Do this by:
- Making a plan for paying off your overdraft payment. If you have a student bank account, you likely have a 0% interest overdraft, but this must be paid off once you graduate. Create a plan for paying this off in a way that is realistic, so that you can repay it in manageable increments over time.
- Learn how student loan repayments work. You are eligible to start paying back your student debt from the April after you graduate. However, this is only true if you’re earning above the repayment threshold which is currently £27,295 before tax.
- Switching to a graduate account. Some banks offer bank accounts specifically for graduates. These often come with benefits such as interest free overdrafts. Check out this resource for more information.
Think about where you’re going to live
Graduating from university means a change in your living circumstances. You’re no longer tied to your university town and you have the freedom to move to somewhere new- which is exciting! However, you no longer have the luxury of a student maintenance loan to help with the cost of rent and bills.
Maybe you’re going to stay put in your university town, or perhaps you want to move back home with your family to save on rent. Alternatively, you could move to a new city or even to a different country entirely! Whatever you choose, working out a plan for where you’re going to live next is an important part of preparing for life after graduation.
Optimise your CV
A CV is a document that summarises your educational history, work experience, skills and achievements. Having a top-notch CV is the key to entering the world of work after university.
These are the different sections that your CV should include:
- Personal profile (a summary of yourself- just a few sentences long)
- Record of your work experience
- Any volunteering work that you have completed
- Your educational history and qualifications earnt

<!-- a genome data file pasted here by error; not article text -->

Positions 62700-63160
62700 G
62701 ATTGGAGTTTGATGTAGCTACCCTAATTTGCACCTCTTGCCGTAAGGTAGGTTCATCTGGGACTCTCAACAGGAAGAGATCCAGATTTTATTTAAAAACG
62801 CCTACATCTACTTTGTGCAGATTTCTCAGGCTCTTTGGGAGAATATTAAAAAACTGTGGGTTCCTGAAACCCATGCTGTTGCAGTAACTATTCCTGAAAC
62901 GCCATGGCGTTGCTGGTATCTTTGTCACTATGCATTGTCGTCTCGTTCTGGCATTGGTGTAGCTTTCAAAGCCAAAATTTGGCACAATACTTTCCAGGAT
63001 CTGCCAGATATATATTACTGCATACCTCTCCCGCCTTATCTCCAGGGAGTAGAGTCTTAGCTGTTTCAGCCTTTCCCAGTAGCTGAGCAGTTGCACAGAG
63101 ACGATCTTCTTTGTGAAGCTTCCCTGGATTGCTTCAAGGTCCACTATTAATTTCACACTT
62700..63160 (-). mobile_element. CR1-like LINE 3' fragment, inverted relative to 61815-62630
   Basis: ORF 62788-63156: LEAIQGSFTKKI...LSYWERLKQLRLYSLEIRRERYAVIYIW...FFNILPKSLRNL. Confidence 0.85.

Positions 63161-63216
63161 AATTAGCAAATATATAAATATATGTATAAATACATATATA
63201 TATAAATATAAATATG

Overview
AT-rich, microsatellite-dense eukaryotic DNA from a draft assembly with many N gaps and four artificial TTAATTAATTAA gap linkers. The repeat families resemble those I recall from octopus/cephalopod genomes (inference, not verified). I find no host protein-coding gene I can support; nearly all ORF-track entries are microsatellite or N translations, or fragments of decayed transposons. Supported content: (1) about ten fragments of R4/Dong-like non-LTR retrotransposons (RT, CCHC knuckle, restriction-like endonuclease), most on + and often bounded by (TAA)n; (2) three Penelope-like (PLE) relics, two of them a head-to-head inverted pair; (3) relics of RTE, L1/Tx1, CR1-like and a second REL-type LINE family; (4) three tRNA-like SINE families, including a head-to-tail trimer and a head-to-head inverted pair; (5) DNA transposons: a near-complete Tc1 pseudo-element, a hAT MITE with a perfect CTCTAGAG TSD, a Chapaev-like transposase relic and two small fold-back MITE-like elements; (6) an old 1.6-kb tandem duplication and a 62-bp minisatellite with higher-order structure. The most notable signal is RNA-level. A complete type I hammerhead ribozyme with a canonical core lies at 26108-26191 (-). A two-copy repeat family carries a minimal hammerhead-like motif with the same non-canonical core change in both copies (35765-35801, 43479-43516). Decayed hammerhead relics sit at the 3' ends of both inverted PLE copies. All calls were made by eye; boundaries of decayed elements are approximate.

- Relevant skills
- Projects and achievements
Your CV must be concise yet informative, written with no grammatical errors, and should be no longer than two pages long. There are lots of examples online, and your university careers team should also be on hand to help.
Take advantage of your university’s alumni community
Graduating does not have to mean the end of a meaningful relationship with your educational institution! Many universities have strong alumni networks, which will allow you to keep in contact with your peers and professors. This might be useful in the future, so make sure to take advantage of these communities.
Seek opportunities for mentorship
A mentor is a professional who offers guidance to someone with less experience in achieving their goals and endeavours. Mentorship is usually given as informal advice that will help to build the mentee’s knowledge, skills and confidence.
Having a mentor with expertise in an area that you are interested in will be hugely beneficial as a graduate. You can seek mentorship through your university’s alumni community, or by reaching out to people that you aspire to be like via LinkedIn.
Whatever you plan to do with your life after graduating from university, we wish you all the best of luck! Remember that everyone goes by their own timeline, and that there is no one right time to be starting work, or achieving certain milestones by. Prepare well, and do as best as you can!
Be sure to check out the Roome website, where we post loads of tips and tricks for university students every single week. Follow us on LinkedIn, Instagram, TikTok and Facebook to learn more about how we’re revolutionising the student housing market!
Posted by Owen Redman
Co-founder of Roome